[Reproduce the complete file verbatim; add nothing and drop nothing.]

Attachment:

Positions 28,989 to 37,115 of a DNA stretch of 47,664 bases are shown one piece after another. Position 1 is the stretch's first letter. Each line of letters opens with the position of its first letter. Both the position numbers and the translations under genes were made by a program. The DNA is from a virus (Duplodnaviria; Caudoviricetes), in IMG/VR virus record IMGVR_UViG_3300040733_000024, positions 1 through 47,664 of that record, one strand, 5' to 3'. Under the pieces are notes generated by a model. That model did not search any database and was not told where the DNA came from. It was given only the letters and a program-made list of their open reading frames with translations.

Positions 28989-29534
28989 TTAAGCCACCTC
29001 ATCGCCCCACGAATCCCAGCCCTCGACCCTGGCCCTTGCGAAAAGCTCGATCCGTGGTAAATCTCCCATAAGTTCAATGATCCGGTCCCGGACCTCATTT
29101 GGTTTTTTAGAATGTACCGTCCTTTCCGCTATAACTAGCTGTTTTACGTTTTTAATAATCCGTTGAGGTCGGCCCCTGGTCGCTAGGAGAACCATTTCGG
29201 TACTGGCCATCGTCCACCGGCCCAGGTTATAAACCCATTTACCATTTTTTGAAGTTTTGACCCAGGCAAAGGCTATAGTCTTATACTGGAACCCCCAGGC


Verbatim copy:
Positions 28,989 to 37,115 of a DNA stretch of 47,664 bases are shown one piece after another. Position 1 is the stretch's first letter. Each line of letters opens with the position of its first letter. Both the position numbers and the translations under genes were made by a program. The DNA is from a virus (Duplodnaviria; Caudoviricetes), in IMG/VR virus record IMGVR_UViG_3300040733_000024, positions 1 through 47,664 of that record, one strand, 5' to 3'. Under the pieces are notes generated by a model. That model did not search any database and was not told where the DNA came from. It was given only the letters and a program-made list of their open reading frames with translations.

Positions 28989-29534
28989 TTAAGCCACCTC
29001 ATCGCCCCACGAATCCCAGCCCTCGACCCTGGCCCTTGCGAAAAGCTCGATCCGTGGTAAATCTCCCATAAGTTCAATGATCCGGTCCCGGACCTCATTT
29101 GGTTTTTTAGAATGTACCGTCCTTTCCGCTATAACTAGCTGTTTTACGTTTTTAATAATCCGTTGAGGTCGGCCCCTGGTCGCTAGGAGAACCATTTCGG
29201 TACTGGCCATCGTCCACCGGCCCAGGTTATAAACCCATTTACCATTTTTTGAAGTTTTGACCCAGGCAAAGGCTATAGTCTTATACTGGAACCCCCAGGC